2018 Honda Cub gets some real atention


in 2018 Thailand is launched one of the most sold automobile in the world, the Super Cub. They will be made in a brand-new factory in Thailand apart from the already existing 16 plants spread across 15 countries that serve customers in more than 160 countries.

To celebrate this feat, Honda Thailand had donated a bike from the first production batch to the K-Speed custom crew to work their magic on history’s most iconic moped. After 30 days of toiling, the magic shows on the “Diablo.”

Over the year, the Japanese fine-tuned the Super Cub to evolve with the generations, and yet the underlying concept remained unchanged since the introduction of the first Super Cub in 1958. This iconic design even managed to become the first one ever to obtain a three-dimensional trademark registration in Japan.

Now for 2018, Honda has given the Super Cub its brand new update and brings back the round curvy design, featuring LED lights for the first time in the Super Cub series. Mashing advanced technologies with traditional Super Cub styling, Honda has not forgotten to look back at their past to go forward.

To take the level up a notch, Honda thought, ‘Why not we also showcase how the Super Cub will idealize with the growing custom space?’ Enter K-Speed customs.

Piloted by a simple man who goes by the name ‘Eak,’ the Bangkok based workshop has craftsmen who can turn out bikes ranging from the classy and practical to the downright whacky. All their builds come as clean as one can get and radiate an air of sophistication. They just love swinging it like that.


The ‘sawtooth’ tires give the Super Cub that suave right off the bat. To keep things fresh, yet retain the reminisce of the heritage, the guys left the lower fairing as it is and chops off the head to replace the stock steering cluster. The new custom wing-shaped handlebars adorn Biltwell Inc. grips and a bicycle bell. Neat.

The headlight finds its space just above the front tire nestled in a custom-made nacelle. The dash includes custom switches and toggles below the steering stem that takes care of the ignition and turn signals. The analog meter helps keep things retro.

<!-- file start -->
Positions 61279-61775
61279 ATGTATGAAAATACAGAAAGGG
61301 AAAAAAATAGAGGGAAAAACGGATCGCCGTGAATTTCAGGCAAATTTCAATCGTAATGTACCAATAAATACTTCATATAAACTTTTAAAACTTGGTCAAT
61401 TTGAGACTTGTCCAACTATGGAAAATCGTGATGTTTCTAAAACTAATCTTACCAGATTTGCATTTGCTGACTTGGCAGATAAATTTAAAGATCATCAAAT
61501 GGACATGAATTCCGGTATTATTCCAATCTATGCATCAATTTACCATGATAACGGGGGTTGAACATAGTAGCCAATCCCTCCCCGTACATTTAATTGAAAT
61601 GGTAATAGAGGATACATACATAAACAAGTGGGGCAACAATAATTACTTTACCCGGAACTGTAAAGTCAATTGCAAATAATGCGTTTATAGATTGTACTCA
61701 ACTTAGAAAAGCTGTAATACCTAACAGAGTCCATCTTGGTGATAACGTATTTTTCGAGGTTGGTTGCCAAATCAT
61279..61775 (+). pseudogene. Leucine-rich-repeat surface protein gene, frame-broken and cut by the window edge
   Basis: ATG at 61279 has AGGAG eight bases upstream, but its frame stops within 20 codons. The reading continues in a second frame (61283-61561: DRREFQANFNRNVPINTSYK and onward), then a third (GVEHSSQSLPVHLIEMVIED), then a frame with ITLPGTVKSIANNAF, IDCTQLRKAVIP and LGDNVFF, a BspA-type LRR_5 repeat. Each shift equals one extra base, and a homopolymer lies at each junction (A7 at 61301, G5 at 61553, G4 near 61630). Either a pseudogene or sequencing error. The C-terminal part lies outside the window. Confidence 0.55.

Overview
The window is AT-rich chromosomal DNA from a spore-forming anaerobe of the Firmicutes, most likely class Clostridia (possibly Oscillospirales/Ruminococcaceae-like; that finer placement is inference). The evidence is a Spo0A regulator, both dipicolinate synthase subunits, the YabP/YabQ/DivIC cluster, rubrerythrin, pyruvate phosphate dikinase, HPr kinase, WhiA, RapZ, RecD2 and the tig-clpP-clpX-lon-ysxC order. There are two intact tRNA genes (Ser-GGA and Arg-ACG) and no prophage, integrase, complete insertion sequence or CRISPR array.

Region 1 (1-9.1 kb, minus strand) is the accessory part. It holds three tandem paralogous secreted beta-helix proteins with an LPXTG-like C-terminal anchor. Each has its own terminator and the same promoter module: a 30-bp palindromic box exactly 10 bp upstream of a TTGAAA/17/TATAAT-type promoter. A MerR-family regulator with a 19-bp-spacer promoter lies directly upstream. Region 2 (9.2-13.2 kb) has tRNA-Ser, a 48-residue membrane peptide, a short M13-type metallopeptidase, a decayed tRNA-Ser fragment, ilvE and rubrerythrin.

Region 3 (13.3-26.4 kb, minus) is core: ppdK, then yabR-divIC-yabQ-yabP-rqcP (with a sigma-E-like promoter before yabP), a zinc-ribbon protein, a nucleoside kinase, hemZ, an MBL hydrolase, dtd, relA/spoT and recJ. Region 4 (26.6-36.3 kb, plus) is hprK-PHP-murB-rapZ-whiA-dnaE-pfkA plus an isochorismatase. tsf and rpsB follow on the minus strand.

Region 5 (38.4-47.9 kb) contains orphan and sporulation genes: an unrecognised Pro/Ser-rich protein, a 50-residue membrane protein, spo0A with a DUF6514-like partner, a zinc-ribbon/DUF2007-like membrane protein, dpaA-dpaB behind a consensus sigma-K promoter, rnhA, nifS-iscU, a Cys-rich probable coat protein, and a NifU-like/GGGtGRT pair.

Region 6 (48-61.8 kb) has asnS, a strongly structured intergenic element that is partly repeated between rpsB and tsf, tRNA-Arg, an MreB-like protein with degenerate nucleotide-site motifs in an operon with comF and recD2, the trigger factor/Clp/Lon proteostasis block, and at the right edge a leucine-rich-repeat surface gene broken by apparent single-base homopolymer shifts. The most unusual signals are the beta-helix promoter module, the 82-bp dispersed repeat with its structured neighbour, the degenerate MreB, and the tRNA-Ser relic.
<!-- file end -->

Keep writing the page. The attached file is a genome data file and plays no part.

Speaking of which, the Vee Rubber sawtooth tires are wrapped around a pair of 17×2.50 spoked wheels, and the fork covers gets a rework to showcase a beefier front appearance, and they come with LED turn indicators on the sides. The wheels get a stealthy ‘hand grenade’ valve caps. How’s that for nifty detailings?

At the rear, the fended gets tossed out, and a new custom cap fender keeps things tidy. They’ve snuggled a new bolt-on aluminum swingarm and tethered adjustable rear shocks to keep things smooth on the ride. The Diablo also features a new LED taillight setup right below one of the rear shocks while the license plate bracket comes on the opposite side.

My favorite, however, is the leather tool roll attached to the swing arm. How classy is that? Custom made seat gets new upholstery and contrast stitching in a vertical tuck-and-roll pattern that synergizes with the handlebar grips. CNC-machined foot pegs, ribbed side panels and the blacked out engine bay gives a beautiful contrast to the matte black and white paintjob that oozes with charm.

To finish things subtly, K-Speed guys did away with the small grill upfront along with the Honda logo and threw in new decals to the Super Cub.

We don’t know if we can buy one or is this Diablo a one-off custom work commissioned by Honda. Whatever it is, is a job well done.

Serving 100 million happy customers is a well-achieved milestone for any business, and no other manufacturer but Honda could have made it seem this easy. Being the first two-wheeler to cross such a mark is the Japanese Red Wing’s Super Cub that began its life way back in 1958.



Steve Carpenter

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